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Foeniculum vulgare var azoricum

Photo courtesy of Horticulture New Zealand


Fennel is one of those vegetables that many people have never tried, but it’s well worth finding some and giving it a go. It has a sweet, distinctive, aniseed flavour and looks something like a small bulbous celery (and when fully cooked tastes similar), with soft, feathery foliage.

It is extremely common in Italy, where it is cooked in a huge variety of ways.

Fennel is high in vitamin C and fibre, and is a good source of a variety of trace minerals, such as calcium and iron.

You’re less likely to find fennel in your supermarket than at a greengrocer’s or farmers’ market, but when you get your hands on some, choose bulbs that are clean, tightly packed, and firm, with no sign of splitting or wilting. The bulb should be white and the stalk and leaves (if attached) bright green. Store in the fridge, but try and eat it as soon as possible after purchase as it does lose some flavour.



Fennel is generally believed to be native to the Mediterranean but is well established in a number of places, to the point of being considered an invasive weed in Australia and Canada.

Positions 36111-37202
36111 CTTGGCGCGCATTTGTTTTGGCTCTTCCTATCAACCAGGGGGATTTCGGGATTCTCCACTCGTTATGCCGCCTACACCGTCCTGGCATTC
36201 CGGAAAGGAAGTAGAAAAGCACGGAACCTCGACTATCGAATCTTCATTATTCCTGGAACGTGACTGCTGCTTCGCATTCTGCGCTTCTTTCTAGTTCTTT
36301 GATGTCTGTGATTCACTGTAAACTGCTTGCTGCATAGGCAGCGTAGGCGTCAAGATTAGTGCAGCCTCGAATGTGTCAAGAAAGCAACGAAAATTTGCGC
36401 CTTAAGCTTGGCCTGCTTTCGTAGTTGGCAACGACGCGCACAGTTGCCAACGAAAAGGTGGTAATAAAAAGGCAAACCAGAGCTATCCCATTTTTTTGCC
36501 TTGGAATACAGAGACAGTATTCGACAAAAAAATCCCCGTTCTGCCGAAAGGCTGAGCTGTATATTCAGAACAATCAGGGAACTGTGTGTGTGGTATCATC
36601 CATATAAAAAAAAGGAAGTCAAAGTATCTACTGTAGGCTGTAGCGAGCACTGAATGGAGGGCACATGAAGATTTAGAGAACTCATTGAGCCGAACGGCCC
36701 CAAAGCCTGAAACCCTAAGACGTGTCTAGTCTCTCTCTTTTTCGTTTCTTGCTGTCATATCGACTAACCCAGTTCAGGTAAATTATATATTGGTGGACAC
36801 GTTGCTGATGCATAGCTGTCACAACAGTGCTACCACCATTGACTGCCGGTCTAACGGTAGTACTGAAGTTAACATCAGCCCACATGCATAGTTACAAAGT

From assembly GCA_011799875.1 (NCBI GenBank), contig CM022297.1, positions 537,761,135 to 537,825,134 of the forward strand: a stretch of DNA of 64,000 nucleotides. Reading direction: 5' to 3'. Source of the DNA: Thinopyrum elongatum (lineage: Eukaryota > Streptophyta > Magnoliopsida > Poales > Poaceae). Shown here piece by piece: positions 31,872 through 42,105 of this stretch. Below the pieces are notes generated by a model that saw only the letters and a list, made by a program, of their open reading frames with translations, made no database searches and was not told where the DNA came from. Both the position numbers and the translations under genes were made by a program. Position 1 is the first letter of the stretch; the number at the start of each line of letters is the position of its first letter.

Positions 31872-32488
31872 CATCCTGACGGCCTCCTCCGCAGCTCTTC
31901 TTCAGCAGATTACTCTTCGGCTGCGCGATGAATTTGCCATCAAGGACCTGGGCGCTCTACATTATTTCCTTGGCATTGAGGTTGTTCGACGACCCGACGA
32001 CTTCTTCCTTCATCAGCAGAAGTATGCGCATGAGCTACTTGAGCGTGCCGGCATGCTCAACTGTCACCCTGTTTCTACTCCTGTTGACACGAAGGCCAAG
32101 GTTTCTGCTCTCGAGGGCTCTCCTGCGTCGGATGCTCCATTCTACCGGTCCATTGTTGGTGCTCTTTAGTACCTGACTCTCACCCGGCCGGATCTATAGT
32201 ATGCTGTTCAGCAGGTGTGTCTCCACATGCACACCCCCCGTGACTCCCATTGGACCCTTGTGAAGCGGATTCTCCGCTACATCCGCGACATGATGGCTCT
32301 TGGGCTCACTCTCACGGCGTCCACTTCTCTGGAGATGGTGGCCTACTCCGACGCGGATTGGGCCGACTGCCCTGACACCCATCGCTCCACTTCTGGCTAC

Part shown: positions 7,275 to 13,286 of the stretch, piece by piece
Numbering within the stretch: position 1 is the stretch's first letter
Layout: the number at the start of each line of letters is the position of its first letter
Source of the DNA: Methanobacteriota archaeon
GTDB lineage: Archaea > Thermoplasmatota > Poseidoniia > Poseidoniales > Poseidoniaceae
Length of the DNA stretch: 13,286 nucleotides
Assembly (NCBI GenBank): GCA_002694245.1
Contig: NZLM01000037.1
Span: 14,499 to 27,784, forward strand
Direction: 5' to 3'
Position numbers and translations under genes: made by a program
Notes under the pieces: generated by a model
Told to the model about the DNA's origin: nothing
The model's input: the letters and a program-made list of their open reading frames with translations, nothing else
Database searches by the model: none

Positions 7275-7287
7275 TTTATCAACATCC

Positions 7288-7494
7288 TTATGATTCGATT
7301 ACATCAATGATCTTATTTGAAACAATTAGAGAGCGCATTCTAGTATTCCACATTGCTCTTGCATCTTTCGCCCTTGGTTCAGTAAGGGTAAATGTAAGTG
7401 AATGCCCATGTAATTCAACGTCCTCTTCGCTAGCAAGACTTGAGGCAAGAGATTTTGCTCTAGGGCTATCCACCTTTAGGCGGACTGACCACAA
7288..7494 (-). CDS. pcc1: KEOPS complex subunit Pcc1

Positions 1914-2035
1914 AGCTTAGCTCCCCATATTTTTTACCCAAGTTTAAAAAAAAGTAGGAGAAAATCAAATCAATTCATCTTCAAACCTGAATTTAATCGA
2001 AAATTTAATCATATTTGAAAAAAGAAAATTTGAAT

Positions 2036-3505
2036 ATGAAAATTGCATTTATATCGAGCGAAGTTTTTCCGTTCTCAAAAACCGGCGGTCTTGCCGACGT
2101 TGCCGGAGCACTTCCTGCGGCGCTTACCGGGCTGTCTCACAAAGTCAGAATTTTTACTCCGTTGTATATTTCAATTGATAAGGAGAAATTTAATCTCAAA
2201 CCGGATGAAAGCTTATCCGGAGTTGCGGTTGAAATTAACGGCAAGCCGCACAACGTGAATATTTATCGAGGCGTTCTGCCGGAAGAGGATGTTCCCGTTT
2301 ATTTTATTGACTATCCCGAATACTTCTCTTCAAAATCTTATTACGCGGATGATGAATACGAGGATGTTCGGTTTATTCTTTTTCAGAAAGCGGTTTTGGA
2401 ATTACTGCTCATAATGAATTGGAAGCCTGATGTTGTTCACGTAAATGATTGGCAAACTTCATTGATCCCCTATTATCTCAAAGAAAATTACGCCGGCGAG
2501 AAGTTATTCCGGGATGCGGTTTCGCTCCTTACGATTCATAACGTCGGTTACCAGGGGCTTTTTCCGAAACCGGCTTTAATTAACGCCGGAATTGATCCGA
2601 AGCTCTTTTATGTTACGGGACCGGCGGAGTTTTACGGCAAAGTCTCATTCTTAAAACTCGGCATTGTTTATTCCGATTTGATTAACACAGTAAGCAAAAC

Fennel was an important part of life for ancient Greeks and Romans, who used it for medicinal purposes, including the prevention of obesity. In Greek mythology, Prometheus used a stick of fennel to steal fire from Zeus, which he gave back to humans.

Fennel, along with anise and wormwood, was one of the herbs used to make absinthe, a highly alcoholic spirit that was popular in the 18th and 19th centuries.


When you buy fennel, unless the bulbs are very young, take off the first layer as this is likely to be tough. Don’t throw it out though – any parts you don’t use, whether bulb or leaves, are great to include in your next vegetable stock. Fennel leaves can also be used as a herb or garnish, similar to dill.

The ways in which fennel can be cooked are limited only by your imagination. Simple is often best – try sautéing in olive oil and seasoning, and serve on toasted ciabatta as a bruschetta, or braise it in stock for a glorious accompaniment to seafood.

Or it’s excellent roasted – quarter your fennel bulbs, rub with olive oil, sprinkle with balsamic vinegar and seasoning, and roast for 15-20 minutes until cooked through.

You can also have it raw in salads – team it with other crunchy, flavoursome ingredients such as apple and celery.


Fennel has properties that help to combat flatulence. For that reason, fennel tea can help adults with bloating, and fennel water can be mixed with sodium bicarbonate and syrup to make gripe water to ease flatulence in infants.

Garlic »« Cucumber: Telegraph


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